4. Conclusion

This case highlights the variable presentation of titanium allergy that clinicians should be vigilant for. Metals and their alloys could lead to immediate or delayed hypersensitivity reactions. Moreover, metal allergy screening should be considered for patients with past hypersensitivity reactions before any surgery. It also sheds light on retained foreign bodies as a possible cause of abdominal pain in patients who have gone through various surgical procedures in the past. Proper history taking, appropriate physical exams, and specific diagnostic modalities can identify rare causes of chronic abdominal pain.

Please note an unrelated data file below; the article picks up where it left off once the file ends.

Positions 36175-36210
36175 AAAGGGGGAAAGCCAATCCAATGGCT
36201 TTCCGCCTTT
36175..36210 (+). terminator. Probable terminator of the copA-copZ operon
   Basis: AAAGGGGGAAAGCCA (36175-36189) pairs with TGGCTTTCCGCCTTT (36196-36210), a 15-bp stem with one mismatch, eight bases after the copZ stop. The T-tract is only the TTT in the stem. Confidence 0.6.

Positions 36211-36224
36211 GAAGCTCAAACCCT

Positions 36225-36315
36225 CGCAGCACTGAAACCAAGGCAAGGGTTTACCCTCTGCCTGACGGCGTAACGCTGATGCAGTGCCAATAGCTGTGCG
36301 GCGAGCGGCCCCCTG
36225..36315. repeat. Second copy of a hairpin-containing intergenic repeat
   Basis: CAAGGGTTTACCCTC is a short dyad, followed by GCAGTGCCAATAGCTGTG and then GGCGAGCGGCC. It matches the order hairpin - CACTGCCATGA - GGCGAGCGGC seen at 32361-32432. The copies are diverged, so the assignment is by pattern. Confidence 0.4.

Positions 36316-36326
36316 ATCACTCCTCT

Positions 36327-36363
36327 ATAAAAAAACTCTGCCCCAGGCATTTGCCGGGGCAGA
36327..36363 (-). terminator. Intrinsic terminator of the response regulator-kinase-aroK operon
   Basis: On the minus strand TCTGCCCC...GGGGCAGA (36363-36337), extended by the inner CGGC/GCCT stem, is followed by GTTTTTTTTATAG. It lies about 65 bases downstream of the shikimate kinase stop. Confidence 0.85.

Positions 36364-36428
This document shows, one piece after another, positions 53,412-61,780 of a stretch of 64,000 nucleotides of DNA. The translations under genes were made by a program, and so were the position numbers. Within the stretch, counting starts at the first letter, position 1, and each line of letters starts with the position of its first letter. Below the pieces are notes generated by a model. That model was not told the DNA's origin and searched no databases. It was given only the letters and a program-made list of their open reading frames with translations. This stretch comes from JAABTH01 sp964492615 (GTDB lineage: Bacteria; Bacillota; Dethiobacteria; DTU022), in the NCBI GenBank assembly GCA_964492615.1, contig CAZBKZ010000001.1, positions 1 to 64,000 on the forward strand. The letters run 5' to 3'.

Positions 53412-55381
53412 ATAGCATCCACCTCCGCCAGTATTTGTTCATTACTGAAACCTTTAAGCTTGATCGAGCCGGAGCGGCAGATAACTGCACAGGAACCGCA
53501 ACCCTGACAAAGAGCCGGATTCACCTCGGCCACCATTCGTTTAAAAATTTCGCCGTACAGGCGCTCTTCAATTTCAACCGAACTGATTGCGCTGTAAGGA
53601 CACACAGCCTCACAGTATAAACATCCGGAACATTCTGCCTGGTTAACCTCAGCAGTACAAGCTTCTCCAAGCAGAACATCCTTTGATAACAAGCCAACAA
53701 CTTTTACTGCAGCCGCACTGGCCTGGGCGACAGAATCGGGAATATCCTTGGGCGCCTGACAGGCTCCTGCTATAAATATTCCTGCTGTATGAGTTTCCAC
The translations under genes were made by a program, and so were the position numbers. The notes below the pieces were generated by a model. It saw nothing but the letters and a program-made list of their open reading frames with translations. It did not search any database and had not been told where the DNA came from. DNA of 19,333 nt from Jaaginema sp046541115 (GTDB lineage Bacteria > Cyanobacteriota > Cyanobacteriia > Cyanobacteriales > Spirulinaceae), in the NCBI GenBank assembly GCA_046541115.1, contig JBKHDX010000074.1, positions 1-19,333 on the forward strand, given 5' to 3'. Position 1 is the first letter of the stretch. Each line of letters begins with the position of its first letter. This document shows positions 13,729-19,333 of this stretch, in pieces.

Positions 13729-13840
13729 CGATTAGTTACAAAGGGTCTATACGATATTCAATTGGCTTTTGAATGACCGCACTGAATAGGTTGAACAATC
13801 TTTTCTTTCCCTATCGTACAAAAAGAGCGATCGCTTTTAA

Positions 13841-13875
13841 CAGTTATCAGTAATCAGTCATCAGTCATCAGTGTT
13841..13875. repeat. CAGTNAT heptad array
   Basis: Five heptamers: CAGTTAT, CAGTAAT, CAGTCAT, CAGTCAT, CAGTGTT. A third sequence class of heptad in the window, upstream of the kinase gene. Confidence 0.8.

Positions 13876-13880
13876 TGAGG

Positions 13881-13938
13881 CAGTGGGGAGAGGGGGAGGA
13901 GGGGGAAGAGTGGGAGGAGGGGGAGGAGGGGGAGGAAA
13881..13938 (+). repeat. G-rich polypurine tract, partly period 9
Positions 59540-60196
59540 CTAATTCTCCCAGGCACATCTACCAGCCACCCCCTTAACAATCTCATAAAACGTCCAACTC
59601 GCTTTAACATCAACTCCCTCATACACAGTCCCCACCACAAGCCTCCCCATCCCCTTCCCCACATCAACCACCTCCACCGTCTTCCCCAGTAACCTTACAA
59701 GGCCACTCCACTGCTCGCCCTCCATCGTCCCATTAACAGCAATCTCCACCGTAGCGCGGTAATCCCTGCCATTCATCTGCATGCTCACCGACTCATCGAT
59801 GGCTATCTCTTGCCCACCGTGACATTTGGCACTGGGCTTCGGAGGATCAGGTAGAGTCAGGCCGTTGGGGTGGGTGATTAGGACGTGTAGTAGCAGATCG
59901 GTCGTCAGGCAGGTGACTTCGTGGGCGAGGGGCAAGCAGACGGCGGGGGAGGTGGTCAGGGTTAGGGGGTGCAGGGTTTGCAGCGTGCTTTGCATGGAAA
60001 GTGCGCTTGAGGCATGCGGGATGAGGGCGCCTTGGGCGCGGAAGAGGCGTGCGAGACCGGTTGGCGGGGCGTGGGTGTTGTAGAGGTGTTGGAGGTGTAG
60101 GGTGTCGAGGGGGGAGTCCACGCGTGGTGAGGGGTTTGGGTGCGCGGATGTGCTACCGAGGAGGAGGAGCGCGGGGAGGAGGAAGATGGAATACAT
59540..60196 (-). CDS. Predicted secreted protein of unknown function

LTT:Lymphocyte transformation test
MELISA:Memory lymphocyte immunostimulation assay
CT:Computerized tomography
ERCP:Endoscopic retrograde cholangiopancreatography
RUQ:Right upper quadrant
RLQ:Right lower quadrant
UTI:Urinary tract infection
PCR:Polymerase chain reaction
WBC:White blood cell
RFB:Retained foreign body.

Data Availability

No data were used during this study.

We obtained written informed consent from the patient for the publication of this case report and accompanying images. The Editor-in-Chief of this journal has a copy of the written consent available for review.

Conflicts of Interest

The authors declare that they have no competing interests.


We thank Dr. Guirguis, Department of Radiology, and Williamson Medical Center for their contributions in this case report.